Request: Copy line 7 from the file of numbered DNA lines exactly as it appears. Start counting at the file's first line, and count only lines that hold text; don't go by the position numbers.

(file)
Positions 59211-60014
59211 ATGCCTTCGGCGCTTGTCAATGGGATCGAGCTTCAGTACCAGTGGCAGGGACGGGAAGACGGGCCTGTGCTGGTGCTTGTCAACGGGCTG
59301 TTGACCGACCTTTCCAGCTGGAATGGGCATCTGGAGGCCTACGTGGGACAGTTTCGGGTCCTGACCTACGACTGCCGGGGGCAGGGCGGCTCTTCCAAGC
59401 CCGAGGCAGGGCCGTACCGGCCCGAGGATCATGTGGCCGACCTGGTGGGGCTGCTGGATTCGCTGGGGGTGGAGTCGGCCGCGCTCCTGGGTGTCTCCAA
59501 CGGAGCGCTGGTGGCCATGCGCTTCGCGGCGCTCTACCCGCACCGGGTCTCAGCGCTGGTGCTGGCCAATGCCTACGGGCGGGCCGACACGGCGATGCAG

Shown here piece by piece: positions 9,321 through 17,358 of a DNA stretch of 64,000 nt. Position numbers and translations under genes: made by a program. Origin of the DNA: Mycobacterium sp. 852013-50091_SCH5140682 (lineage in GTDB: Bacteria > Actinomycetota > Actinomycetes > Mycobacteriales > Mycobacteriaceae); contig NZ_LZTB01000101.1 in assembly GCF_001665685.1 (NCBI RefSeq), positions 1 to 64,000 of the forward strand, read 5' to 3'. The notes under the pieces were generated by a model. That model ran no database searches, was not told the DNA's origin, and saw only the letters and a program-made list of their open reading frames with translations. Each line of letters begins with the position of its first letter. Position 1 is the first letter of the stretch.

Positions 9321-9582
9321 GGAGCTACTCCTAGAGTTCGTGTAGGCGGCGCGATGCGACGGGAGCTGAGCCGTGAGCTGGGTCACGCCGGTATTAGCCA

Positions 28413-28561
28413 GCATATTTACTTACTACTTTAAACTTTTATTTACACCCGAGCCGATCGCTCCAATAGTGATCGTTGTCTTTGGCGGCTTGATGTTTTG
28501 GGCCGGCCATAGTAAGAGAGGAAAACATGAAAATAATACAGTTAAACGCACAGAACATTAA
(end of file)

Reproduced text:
Positions 9321-9582